But you should also go a bit further and ask companies outright about their average wait and hold times. Good ones should have all of that information already. And then you can compare your best options.
Be Wary of Prices Too Good to be True
While price is always a consideration when hiring a service provider for your business, it shouldn’t be the only one. If you find a company that offers the same services for much less money than the rest, consider that a red flag.
Look at the Company’s Web Presence
Another warning sign could lie in the company’s website. O’Borsky says:
“If it looks like they actually invest time and money into their website, they probably do the same for the rest of their business. But if it looks like the website was made quickly ten years ago, they’re probably not investing in new technology or running a profitable business.”
Ask About Their Technology
You can also dig a little deeper into the technology each of your top choices uses. Ask them about their communication systems and how they relay messages. Then compare the responses.
Do More Research When Dealing with Small Companies
While many call centers are larger operations, O’Borsky says there are still some mom and pop operations or even people who run answering services from their homes. While these options may be appealing to fellow small businesses, you still have to be sure they’ll offer you the same quality service. It can be difficult for smaller call centers to keep up, technology-wise.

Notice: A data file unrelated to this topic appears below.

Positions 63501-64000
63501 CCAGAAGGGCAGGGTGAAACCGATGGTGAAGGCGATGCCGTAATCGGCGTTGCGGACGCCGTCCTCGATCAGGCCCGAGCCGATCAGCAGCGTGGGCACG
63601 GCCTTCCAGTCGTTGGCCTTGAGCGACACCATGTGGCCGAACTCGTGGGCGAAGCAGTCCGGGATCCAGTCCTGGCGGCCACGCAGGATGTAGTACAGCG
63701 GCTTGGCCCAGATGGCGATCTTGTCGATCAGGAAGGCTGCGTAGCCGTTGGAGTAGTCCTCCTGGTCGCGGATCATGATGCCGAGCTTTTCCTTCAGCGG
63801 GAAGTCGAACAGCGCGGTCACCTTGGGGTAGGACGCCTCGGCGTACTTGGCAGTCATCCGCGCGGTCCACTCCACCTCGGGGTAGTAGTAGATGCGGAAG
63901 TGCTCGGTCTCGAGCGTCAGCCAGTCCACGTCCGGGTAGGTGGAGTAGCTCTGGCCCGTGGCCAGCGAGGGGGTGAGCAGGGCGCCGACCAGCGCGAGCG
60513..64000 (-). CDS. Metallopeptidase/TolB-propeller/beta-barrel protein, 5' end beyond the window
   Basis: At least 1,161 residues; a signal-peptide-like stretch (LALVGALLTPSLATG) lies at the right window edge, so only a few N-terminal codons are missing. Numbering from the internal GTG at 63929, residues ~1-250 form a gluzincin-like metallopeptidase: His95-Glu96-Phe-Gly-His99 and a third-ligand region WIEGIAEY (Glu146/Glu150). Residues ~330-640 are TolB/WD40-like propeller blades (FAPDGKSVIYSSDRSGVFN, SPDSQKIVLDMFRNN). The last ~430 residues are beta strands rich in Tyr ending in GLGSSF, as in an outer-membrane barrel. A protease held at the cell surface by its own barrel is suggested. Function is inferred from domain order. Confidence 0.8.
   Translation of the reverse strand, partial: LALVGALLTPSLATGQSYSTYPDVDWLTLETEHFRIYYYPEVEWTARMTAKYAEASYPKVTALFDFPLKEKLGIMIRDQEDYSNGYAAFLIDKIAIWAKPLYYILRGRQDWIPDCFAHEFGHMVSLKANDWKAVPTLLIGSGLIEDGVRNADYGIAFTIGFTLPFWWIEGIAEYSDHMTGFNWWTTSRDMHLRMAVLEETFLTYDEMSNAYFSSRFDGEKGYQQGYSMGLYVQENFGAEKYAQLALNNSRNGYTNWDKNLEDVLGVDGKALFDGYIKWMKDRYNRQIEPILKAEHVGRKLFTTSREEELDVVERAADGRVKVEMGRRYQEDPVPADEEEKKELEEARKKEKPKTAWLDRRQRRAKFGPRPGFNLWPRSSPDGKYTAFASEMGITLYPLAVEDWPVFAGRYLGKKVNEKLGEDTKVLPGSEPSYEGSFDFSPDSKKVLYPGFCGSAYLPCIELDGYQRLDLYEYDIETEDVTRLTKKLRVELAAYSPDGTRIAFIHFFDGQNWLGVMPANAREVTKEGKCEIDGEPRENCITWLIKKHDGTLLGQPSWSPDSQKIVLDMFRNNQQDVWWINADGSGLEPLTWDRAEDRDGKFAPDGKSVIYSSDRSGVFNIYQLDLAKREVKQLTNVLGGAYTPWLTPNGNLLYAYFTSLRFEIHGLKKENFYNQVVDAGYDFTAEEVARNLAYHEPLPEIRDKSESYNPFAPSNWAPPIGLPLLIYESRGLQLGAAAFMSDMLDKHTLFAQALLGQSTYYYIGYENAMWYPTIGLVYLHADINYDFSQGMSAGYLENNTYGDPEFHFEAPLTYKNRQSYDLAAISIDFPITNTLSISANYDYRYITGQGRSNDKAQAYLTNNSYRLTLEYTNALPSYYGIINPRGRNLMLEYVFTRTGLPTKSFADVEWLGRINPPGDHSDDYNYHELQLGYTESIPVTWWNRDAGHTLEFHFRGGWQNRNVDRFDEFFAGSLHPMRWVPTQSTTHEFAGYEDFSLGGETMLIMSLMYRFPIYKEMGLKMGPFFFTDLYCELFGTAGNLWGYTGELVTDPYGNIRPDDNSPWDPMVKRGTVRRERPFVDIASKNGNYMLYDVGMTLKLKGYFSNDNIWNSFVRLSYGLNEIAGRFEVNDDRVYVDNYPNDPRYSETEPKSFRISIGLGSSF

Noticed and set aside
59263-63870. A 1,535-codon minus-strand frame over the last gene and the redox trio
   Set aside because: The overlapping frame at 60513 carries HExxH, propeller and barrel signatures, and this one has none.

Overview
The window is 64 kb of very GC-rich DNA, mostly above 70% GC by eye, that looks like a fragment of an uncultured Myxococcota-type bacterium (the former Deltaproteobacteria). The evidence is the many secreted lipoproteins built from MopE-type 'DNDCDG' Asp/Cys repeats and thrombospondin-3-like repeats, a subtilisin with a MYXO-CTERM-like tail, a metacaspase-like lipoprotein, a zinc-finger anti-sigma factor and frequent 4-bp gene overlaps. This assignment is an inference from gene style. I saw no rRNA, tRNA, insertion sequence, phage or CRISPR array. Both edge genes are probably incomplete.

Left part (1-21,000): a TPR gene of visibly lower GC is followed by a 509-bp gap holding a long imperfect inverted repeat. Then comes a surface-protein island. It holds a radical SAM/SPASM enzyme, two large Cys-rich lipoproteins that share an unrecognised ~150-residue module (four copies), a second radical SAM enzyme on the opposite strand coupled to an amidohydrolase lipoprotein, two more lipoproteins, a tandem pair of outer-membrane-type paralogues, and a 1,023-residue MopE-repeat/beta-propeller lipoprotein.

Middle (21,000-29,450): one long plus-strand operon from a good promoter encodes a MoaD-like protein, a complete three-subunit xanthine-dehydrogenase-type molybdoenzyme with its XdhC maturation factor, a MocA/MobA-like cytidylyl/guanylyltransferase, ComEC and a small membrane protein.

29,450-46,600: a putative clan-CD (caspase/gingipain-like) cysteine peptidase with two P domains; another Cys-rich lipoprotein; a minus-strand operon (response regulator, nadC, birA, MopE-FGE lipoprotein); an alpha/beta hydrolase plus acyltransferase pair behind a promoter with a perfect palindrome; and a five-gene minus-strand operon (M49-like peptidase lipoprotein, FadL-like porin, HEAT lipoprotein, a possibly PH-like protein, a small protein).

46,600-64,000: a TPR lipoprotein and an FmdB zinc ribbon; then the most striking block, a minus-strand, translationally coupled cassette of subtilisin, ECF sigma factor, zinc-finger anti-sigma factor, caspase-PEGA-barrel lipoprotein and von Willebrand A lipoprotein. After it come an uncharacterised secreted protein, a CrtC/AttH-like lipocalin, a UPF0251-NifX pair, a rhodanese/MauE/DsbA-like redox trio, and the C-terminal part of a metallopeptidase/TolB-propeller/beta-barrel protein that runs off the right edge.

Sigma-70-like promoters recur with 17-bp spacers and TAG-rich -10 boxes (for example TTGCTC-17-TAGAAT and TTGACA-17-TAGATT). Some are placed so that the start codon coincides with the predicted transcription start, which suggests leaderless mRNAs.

Think About How You Want Messages Relayed
Another factor to consider is how each provider relays messages. In past years, O’Borsky says that most call centers just took messages and then sent them to companies via text. But the process is far more customizable now. He says:
“If you can think of a way you want messages delivered, there’s already someone out there doing it.”
So if you want messages delivered to you in a particular way, look for a company that specializes in that method or at least offers it as an option.
Be Specific About What Information You Want Collected
You also have to clearly communicate your needs in terms of what information you need collected. You might just want the basics like name and contact information. But if you have any additional requests, you need to make sure that agents are prepared to relay that information accurately.
Put an Emphasis on Name Pronunciation
One thing that companies might not consider when specifying the information you want collected is name pronunciation. But it shouldn’t be overlooked, because mispronouncing customers’ names when you return their calls can lead to a loss of sales.
Think of it as an Important Investment
Depending on your needs and call volume, outsourcing call center operations can be a significant expense. But you really have to consider that cost against how much missed calls could impact your business. O’Borsky says, “A lot of companies think that no one can deal with their callers better than they can. And that might be true. But when you can’t answer your calls because you’re out on a job or someone calls in sick, how much is that costing you in potential sales or service jobs? You have to look at the couple hundred dollars a month you might spend and compare it to the amount you’d lose if you’re missing calls left and right.”
Call Center Photo via Shutterstock